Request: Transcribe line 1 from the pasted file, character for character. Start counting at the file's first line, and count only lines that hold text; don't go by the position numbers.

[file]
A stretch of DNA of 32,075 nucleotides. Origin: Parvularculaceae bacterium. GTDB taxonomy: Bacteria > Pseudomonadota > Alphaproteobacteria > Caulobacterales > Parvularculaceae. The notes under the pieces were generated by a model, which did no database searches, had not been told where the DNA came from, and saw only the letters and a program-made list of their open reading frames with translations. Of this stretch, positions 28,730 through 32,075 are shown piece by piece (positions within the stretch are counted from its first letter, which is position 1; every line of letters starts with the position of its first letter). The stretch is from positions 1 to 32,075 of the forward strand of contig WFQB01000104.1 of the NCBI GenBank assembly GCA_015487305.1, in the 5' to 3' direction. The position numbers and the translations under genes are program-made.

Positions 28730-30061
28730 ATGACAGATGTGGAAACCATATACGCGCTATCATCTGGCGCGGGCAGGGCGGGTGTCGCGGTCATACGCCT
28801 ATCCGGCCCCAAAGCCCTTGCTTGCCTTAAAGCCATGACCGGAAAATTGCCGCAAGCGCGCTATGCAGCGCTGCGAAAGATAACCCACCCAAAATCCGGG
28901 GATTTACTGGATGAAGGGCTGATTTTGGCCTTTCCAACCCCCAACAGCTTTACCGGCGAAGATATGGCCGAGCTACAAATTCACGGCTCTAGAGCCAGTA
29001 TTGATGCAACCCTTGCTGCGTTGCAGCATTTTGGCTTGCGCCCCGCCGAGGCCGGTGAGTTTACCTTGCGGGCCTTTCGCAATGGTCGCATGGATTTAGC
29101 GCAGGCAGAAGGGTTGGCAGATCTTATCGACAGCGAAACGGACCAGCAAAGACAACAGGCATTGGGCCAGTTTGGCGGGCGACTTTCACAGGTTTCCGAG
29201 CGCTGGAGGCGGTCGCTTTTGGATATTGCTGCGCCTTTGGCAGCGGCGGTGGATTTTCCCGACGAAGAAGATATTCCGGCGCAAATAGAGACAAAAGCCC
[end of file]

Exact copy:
A stretch of DNA of 32,075 nucleotides. Origin: Parvularculaceae bacterium. GTDB taxonomy: Bacteria > Pseudomonadota > Alphaproteobacteria > Caulobacterales > Parvularculaceae. The notes under the pieces were generated by a model, which did no database searches, had not been told where the DNA came from, and saw only the letters and a program-made list of their open reading frames with translations. Of this stretch, positions 28,730 through 32,075 are shown piece by piece (positions within the stretch are counted from its first letter, which is position 1; every line of letters starts with the position of its first letter). The stretch is from positions 1 to 32,075 of the forward strand of contig WFQB01000104.1 of the NCBI GenBank assembly GCA_015487305.1, in the 5' to 3' direction. The position numbers and the translations under genes are program-made.